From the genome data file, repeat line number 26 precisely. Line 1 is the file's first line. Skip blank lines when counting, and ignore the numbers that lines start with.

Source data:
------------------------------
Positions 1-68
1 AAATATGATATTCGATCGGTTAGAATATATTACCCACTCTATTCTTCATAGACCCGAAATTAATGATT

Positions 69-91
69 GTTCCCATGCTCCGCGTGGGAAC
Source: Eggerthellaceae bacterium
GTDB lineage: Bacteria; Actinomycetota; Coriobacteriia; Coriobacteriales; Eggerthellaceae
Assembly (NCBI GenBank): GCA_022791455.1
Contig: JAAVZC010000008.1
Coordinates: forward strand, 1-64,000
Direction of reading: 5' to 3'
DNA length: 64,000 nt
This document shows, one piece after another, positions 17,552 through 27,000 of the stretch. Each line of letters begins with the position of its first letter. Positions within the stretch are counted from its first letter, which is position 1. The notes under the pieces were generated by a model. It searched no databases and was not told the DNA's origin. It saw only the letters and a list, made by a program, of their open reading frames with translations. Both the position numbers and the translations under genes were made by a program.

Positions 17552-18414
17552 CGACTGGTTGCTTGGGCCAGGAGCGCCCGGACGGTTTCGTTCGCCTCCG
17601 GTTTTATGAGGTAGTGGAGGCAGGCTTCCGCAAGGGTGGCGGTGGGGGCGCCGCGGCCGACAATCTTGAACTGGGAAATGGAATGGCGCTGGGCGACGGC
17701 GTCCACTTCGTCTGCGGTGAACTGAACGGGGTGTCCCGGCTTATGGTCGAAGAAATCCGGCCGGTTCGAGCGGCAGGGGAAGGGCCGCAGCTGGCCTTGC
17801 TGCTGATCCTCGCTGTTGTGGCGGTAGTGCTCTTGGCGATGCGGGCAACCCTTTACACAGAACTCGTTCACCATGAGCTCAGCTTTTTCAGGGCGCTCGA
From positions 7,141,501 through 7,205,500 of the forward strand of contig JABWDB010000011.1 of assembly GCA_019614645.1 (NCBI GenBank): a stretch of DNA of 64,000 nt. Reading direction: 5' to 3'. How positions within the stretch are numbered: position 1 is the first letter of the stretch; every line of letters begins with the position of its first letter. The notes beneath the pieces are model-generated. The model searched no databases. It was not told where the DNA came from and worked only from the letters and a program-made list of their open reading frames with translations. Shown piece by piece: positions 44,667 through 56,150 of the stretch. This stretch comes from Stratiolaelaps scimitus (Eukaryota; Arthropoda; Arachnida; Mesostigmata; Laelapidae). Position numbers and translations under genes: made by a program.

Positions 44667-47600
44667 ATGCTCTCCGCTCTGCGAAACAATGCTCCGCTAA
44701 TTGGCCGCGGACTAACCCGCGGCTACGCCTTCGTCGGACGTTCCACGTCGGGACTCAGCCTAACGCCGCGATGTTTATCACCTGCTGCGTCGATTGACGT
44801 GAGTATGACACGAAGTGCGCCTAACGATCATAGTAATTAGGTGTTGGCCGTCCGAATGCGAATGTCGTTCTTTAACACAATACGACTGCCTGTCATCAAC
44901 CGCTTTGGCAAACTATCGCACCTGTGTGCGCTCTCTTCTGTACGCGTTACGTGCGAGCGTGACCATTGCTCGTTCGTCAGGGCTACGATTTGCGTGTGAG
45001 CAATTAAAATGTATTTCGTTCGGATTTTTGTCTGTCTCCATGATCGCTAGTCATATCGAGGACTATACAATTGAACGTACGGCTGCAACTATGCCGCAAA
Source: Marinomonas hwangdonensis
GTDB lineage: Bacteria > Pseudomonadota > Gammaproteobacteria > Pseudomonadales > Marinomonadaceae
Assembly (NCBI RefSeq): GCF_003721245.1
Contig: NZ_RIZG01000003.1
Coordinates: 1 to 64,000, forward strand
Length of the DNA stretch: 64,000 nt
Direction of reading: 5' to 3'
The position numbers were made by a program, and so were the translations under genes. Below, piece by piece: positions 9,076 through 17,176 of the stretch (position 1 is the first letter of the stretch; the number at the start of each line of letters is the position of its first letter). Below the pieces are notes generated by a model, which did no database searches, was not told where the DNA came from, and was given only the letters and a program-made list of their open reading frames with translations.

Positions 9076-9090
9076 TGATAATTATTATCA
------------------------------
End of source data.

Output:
GTDB lineage: Bacteria > Pseudomonadota > Gammaproteobacteria > Pseudomonadales > Marinomonadaceae